Haditha aftermath: Political correctness on the battlefield
By Jim Kouri
General George Casey -- commanding officer of Iraqi military operations -- ordered the training two days after US troops shot dead a pregnant mother and her cousin as they traveled to a maternity hospital.
Nabiha Nisaif Jassim was killed along with her cousin, Saliha Mohammed Hassan, when they failed to stop at a checkpoint in Samarra, north of Baghdad. According to The Guardian, a military spokesman said troops had fired at the car, which was being driven by the pregnant woman's brother, in an attempt to "disable" it.
Lieutenant General Peter Chiarelli, the commander of Multinational Corps Iraq, said the ethics training, to take place over the next 30 days, would reinforce the education that troops receive before being sent into battle. It would emphasize "professional military values and the importance of disciplined, professional conduct in combat," he said.
"As military professionals, it is important that we take time to reflect on the values that separate us from our enemies," he said. "The challenge for us is to make sure the actions of a few do not tarnish the good work of the many."
The program is an obvious overreaction to the killing of "innocent civilians" by US Marines, and it amounts to no more than "Sensitivity Training for Combat Soldiers." In short, it's a program initiated to appease the left-wingers who will never be appeased.
A soldier's first duty -- the same as a police officer's -- is to stay alive. Police officers know that in a combat situation, you are defending yourself against the unknown and your ultimate goal is to go home at the end of your tour. It must be much more intense for soldiers and Marines deployed in the hellhole known as Haditha, where brutal killings occur on a daily basis -- killings not perpetrated by US Marines.
The alleged massacre is already being compared to the 1968 My Lai massacre in Vietnam, by left-wing politicians, the elite news media and others, who are using the incident to continue their assault on an organization -- the US military -- to which they pay lip-service, but in reality despise.
The American media -- in their rush to judgment -- have constantly denigrated the military as a result of the Haditha incident. Rep. John Murtha (D-PA) stated that the incident was "cold-blooded murder." The darling of the left-wing media apparently doesn't know the meaning of the term. On one hand the media claim the Marines were out-of-control -- which indicates a "heated" reaction to their situation -- on the other we are bombarded with Murtha's tirades about "cold-blooded murder," something about which he admits he knows nothing. He even admitted he never bothered to read the preliminary report on Haditha. Perhaps he prefers reading his reports in the arguably treasonous New York Times and Washington Post.
Meanwhile, only one newspaper -- a British one at that -- decided to print a story about Haditha. It is a terrorist stronghold where executions are a common occurrence. These public murders are attended by "innocent" civilians, including children, who cheer the executioners on.
While the news media fail to describe the hellish environment of Haditha, Paul Robinson, a former army intelligence officer and an expert on military ethics, is being courted by reporters as he warns that the effects of formal "sensitivity" training would be "blunted by peer pressure, military loyalty, and public desire in the US for revenge and forceful action."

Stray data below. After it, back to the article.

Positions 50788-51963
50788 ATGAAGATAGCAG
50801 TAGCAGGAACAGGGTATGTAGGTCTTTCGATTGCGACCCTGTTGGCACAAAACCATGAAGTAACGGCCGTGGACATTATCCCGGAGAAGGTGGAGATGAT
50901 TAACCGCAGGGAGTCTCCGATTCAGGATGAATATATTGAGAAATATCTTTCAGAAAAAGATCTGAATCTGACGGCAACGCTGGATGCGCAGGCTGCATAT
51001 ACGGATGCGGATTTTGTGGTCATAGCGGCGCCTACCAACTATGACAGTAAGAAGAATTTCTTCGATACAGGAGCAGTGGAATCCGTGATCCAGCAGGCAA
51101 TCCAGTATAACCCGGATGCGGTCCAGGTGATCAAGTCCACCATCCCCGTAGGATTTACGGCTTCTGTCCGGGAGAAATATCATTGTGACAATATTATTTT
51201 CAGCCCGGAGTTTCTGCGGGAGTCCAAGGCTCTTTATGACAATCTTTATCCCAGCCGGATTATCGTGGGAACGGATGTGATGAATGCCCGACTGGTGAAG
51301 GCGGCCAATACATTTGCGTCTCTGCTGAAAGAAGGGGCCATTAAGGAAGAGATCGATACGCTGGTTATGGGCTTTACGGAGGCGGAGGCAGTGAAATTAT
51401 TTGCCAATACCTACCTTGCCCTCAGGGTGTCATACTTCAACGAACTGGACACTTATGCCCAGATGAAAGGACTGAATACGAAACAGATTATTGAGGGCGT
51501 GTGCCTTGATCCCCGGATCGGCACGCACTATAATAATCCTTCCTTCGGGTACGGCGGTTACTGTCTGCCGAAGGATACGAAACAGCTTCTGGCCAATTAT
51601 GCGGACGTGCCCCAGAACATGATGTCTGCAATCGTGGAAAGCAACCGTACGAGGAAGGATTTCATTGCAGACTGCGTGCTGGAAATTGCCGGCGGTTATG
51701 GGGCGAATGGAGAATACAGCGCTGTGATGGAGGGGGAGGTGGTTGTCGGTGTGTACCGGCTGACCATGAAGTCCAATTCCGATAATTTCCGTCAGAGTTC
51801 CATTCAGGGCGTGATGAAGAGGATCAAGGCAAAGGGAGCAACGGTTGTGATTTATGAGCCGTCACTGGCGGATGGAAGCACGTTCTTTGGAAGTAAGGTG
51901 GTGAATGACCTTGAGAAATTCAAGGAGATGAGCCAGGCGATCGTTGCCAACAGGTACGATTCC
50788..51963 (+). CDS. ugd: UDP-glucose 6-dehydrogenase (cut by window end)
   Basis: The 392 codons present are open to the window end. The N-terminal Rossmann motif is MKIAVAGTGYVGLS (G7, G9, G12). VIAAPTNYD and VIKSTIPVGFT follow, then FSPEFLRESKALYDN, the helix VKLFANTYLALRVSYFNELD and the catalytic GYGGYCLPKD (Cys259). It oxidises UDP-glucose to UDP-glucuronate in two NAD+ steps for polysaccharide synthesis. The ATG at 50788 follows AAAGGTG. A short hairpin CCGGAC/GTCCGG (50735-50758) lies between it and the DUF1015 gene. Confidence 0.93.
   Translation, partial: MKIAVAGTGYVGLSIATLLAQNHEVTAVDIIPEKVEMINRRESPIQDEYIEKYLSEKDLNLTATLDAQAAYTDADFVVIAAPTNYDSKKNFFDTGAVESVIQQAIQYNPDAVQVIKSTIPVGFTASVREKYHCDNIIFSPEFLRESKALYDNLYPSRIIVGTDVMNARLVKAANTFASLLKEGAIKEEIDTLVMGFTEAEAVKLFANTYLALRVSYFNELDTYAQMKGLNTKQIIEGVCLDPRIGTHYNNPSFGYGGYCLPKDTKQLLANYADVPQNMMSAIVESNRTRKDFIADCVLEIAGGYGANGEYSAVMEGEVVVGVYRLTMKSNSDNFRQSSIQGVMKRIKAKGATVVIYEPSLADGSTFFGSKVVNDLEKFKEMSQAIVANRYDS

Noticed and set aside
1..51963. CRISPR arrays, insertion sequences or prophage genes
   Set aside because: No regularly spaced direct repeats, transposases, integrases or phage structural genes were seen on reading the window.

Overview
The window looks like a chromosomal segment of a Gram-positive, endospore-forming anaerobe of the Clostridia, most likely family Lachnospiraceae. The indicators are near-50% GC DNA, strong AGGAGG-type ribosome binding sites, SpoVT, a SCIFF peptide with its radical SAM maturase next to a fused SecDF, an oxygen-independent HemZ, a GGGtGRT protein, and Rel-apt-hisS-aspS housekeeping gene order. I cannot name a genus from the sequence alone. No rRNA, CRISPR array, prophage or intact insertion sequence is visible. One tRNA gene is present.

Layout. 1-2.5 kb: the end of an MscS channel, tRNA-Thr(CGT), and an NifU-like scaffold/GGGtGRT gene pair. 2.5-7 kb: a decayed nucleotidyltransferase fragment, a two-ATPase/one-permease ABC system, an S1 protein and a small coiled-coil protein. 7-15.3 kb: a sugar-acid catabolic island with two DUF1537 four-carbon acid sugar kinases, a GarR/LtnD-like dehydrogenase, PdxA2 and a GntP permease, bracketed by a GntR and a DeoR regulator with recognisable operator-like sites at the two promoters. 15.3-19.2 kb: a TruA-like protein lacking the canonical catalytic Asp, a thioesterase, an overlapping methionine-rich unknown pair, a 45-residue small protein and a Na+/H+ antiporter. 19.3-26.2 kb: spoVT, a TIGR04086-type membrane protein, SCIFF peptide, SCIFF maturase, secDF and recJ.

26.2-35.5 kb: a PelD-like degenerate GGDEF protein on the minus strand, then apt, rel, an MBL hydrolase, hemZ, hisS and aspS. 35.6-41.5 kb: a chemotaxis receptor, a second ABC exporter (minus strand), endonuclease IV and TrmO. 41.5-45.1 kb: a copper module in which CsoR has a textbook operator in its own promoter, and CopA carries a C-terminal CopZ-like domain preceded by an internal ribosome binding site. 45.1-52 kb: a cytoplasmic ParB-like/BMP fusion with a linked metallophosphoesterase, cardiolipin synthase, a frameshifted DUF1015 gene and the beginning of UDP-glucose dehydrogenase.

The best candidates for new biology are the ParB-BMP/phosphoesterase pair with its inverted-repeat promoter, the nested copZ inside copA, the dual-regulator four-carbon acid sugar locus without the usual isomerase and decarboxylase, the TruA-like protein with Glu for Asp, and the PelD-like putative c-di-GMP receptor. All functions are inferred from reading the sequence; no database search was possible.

"Teaching the individual soldiers is not enough," he's quoted in The Guardian as saying, "Moral leadership needs to be exerted from on high, all the way down the chain of command.
His statement fits right in with the American news media's template for covering warfare in the 21st Century, including a slam at the American people -- as opposed to the American elite -- for being vengeful.
Do we really want to turn our fighting forces into "sensitive" wimps or do we want the toughest, fiercest fighting force in world?
Unlike the clowns who make statements about "cold-blooded murder," "innocent civilians," and other comments, I don't know what happened in Haditha. I do know that generalizing about US Marines -- or any military service -- based on the actions of a few is wrong. Same as it's wrong to judge all police officers based on the actions of a few; or judging an entire group such as Muslims based on the actions of a few.
Jim Kouri, CPP is currently fifth vice-president of the National Association of Chiefs of Police and he's a staff writer for the New Media Alliance. He's former chief at a New York City housing project in Washington Heights nicknamed "Crack City" by reporters covering the drug war in the 1980s. In addition, he served as director of public safety at a New Jersey university and director of security for several major organizations. He's also served on the National Drug Task Force and trained police and security officers throughout the country. Kouri writes for many police and security magazines including Chief of Police, Police Times, The Narc Officer and others. He's a news writer for TheConservativeVoice.Com. He's also a columnist for AmericanDaily.Com, MensNewsDaily.Com, MichNews.Com, and he's syndicated by AXcessNews.Com. He's appeared as on-air commentator for over 100 TV and radio news and talk shows including Oprah, McLaughlin Report, CNN Headline News, MTV, Fox News, etc. His book Assume The Position is available at Amazon.Com. Kouri's own website is located at http://jimkouri.us.
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